Friday, May 22, 2020

CFF ’20: The Wanting Mare

There is a long tradition of horse fantasies, but the world of Anmaere is nothing like Mercedes Lackey’s Valdemar novels. It is more of a dystopia, particularly the city of Whithren, whose closest Earthly cousin could be Valletta (sadly for Malta). The city combines elements of the Medieval and post-industrial periods, but it is the surrounding coastland and moors that are important, because that is where the wild horses are wrangled. Those beasts are worth a great deal of money, but the opportunity they represent is even more valuable in director-screenwriter Nicholas Ashe Bateman’s The Wanting Mare, executive-produced by Shane Carruth, which screens (virtually) as part of the (online) 2020 Chattanooga Film Festival.

Anmaere is our world, but not. Moira is of Anmaere, but it is not her world either. She grew up as an orphan, without anyone to explain the inherited nightmares passed on down to her from her biological mother and her grandmother before her. Since she has always felt a stranger in her own land, she is determined to somehow secure passage on the annual steamer ship transporting Whithren’s yearly horse exports to the more temperate and economically developed city of Levithen.

When Moira stumbles across Lawrence, a wounded young thug, she believes she may have found someone who can secure her passage to the West. However, instead of a ticket, he delivers into her hands a foundling, who will play a significant role in the second years-later half of the film.

Wanting Mare spans decades, but it is not exactly a plot-heavy film. Admittedly, Bateman struggles somewhat in his maiden feature outing as a story-teller, but he has a remarkable talent as a world-builder. Whithren of Anmaere is one of the few movie dystopias that actually feels like a real place you could walk around and explore. Bateman and his effects and design team pull off plenty of tricks to make locations around Baltimore, East Orange, and Peggy’s Cove, Nova Scotia look like an otherworldly realm of urban blight and ancient back alleys, while cinematographer David A. Ross makes it all shimmer ominously and evocatively.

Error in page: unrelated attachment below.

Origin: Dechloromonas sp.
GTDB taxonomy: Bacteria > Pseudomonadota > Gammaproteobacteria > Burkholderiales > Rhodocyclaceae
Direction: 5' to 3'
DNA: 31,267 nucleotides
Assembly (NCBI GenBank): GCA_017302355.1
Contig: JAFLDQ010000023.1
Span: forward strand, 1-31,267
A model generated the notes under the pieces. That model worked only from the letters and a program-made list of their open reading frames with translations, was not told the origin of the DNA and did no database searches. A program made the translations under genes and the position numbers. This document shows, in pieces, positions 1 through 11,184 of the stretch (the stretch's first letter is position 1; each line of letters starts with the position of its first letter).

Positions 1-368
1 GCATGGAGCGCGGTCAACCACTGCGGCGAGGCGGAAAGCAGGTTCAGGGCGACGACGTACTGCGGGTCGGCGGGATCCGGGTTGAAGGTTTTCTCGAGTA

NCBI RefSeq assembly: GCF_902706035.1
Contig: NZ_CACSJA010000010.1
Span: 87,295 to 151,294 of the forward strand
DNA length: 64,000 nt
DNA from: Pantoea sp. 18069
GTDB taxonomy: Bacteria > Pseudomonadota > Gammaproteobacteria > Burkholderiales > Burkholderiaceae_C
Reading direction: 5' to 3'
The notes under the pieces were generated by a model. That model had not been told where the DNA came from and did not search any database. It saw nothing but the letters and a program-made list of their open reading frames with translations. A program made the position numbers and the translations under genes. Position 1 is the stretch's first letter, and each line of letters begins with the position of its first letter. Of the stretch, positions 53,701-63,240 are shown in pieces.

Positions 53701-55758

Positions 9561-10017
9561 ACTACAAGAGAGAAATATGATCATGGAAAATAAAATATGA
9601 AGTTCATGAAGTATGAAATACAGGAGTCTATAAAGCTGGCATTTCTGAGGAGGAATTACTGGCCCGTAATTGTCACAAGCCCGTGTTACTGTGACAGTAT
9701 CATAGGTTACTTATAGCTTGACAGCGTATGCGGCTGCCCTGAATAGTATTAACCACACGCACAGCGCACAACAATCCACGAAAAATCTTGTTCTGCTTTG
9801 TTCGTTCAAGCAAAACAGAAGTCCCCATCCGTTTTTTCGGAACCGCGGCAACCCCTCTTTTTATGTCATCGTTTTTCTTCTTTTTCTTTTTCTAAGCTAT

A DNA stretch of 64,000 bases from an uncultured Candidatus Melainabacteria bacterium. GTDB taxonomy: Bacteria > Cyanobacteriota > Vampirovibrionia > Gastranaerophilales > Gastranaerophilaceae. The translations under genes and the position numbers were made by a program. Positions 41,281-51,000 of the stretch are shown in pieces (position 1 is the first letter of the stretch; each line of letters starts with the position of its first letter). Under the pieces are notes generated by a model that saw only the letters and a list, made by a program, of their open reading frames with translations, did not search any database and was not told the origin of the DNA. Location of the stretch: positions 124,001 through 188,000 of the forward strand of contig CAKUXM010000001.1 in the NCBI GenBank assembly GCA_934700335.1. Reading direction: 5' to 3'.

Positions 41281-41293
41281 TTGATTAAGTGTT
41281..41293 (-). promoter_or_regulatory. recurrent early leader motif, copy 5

Frankly, the style and heavy atmosphere of Wanting Mare largely overwhelms the younger thesps, but Josh Clark and Christine Kellogg-Darrin develop some smoldering chemistry together as the older Moira and Lawrence. Arguably, their bittersweet third act connection redeems the less-focused mid-section.

Visually, Wanting Mare is an arresting film, but the narrative leaves viewers wanting more. Still, considering how effectively Bateman transports us to this alternate-fantasy world, we would take the return trip. Recommended for cult films fans interested in new filmmaking talent, The Wanting Mare screens virtually (5/22-5/25) during this year’s Chattanooga Film Festival.